5. Your engineering skills are beginning to rival your prowess as a gardener. Looks like you really did think of everything, including the slap-dash ways of some postal workers.

    ReplyDelete
    Replies
    1. I can take no credit for any of this! It was all Andrew and Andrew. All I did was drive out to RPR and then take photos. Oh I guess I did imagine the glee some shipper would have going "this way up?"..."NOT!" I'm not sure that says good things about me.

      Delete
  6. Wow, I would never have thought of that. Keep us posted on how the yucca is doing in Andrew's garden.

    ReplyDelete
    Replies
    1. Yes I hope to get frequent reports on how he's (she's?) doing. Andrew lives a few miles outside of Boston so it's going to experience a different winter than it would here.

      Delete
  7. Hey how about that! very clever you two. Hi to Andrew, we met here in my garden a few years ago when he came up for a visit with Michelle G.

    ReplyDelete
  8. ALL the thanks to to you for brokering the purchase of my dream yucca (and driving me all over creation), letting me unceremoniously pack it in your driveway, and your brilliant husband for coming up with the idea in the first place! Also, I think that, while senior dog-bear may not be required for packing, it's definitely recommended.

    ReplyDelete
    Replies
    1. Anytime! Keep us updated on how it's doing okay?

      Delete
  9. You two are the smartest.

    ReplyDelete
  10. The sonotube is a fantastic idea! Thank you for the how to!

    ReplyDelete
  11. I loved the post and the very informative information you shared.

    ReplyDelete
  12. Fantastic idea and keep us updated how it'll fare in its new home. Happy Birthday too!!

    ReplyDelete
    Replies
    1. Thanks guys! (July birthdays rule!)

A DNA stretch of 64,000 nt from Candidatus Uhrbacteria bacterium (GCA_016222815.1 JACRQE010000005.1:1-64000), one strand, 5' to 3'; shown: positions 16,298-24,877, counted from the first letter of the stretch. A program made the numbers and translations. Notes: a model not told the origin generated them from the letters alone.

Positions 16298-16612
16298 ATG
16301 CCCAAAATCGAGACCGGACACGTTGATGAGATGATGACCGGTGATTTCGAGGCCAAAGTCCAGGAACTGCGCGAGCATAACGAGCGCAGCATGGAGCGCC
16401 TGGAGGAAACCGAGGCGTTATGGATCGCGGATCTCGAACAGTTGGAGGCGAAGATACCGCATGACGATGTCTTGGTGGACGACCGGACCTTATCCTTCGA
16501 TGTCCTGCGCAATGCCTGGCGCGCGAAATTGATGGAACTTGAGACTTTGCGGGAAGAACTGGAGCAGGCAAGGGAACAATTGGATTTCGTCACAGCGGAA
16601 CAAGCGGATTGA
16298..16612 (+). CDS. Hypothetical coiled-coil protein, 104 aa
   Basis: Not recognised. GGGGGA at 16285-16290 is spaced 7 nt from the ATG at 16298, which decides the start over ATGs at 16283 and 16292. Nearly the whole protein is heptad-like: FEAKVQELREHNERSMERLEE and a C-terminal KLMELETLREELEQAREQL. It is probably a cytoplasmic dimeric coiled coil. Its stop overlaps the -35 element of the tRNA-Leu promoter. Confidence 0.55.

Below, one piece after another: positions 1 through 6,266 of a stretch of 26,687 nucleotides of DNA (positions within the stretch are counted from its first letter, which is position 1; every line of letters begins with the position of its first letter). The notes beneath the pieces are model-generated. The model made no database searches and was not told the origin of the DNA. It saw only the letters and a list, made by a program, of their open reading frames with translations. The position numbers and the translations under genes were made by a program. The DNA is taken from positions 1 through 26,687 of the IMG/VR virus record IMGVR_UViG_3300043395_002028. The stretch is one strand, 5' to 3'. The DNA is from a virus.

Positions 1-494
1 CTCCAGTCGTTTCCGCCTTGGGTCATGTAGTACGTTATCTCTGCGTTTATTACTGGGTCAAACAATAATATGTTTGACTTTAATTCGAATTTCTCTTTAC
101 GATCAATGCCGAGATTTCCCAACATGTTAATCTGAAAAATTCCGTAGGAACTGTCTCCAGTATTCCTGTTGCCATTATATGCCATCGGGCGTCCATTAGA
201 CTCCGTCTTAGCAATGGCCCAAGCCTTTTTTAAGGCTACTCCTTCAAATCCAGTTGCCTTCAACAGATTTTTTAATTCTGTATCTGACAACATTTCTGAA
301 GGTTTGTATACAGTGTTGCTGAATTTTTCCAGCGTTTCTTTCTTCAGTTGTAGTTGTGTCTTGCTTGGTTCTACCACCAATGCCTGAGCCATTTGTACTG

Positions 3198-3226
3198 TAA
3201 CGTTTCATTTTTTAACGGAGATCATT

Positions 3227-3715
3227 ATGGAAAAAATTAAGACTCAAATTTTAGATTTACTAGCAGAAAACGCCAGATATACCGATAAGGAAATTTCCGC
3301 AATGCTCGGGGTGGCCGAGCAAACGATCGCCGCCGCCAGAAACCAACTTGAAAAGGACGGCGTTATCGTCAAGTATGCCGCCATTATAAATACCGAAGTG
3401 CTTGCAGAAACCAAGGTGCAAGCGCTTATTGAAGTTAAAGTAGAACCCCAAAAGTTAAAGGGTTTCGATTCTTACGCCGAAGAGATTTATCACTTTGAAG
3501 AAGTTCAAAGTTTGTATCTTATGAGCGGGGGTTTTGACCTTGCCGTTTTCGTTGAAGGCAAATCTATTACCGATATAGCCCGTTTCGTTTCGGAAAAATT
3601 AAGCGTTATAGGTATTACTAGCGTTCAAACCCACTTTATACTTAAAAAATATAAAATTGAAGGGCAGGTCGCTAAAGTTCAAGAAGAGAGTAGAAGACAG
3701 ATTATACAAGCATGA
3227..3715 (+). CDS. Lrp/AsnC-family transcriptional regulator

Delete
  13. AnonymousJuly 20, 2013

    I'm interested to know how many days between unpotting to the repotting stage and how successful the transplant (after the course of many months). In my experience bare rooting Yucca does not yield good results unless planted within 24 hrs or so, though younger plants can likely tolerate far more, and some soil was left on. Enjoy the blog, Thanks! Brandi

    ReplyDelete
    Replies
    1. It was mere hours from the time he unpotted it here in my driveway until he sent me the photo of it potted up at his place (less than 24 hours). And reports are it's now planted in the ground and getting established, plus yes there was soil left on the roots.

      Delete
  14. That's a great idea, looks durable, and I wish Andrew the best with it - I will pass this one along, since I know some folks into shipping large spiky plants. Glad I have plenty that I don't have to ship.

    ReplyDelete
    Replies
    1. Never say never. Someday you just might spot one somewhere that you HAVE to have.

      Delete
  15. That is true plant love. It goes above and beyond.

    ReplyDelete
  16. Well done! Looks like it takes a 'community' to ship trunking yucca's too :) Glad it worked out so smoothly.

    ReplyDelete
    Replies
    1. Of course Lila's help was invaluable.

      Delete
  17. Did he check it on the airplane or pay to have it shipped via UPS or some other service? If the latter, do you know what it cost? Just curious. Obviously you'd only go to all this trouble and shipping expense for a plant you couldn't find at home. I've packed plants in my suitcase for the same reason.

    ReplyDelete
  18. Fabulous idea--wrapping and concrete tube. Cute dog good too. I had to tie up my Yucca pallida one summer when the plumbing pipes had to be replaced. It bounced right back!

    ReplyDelete

Thank you for taking the time to comment. Comment moderation is on (because you know: spam), I will approve and post your comment as soon as possible!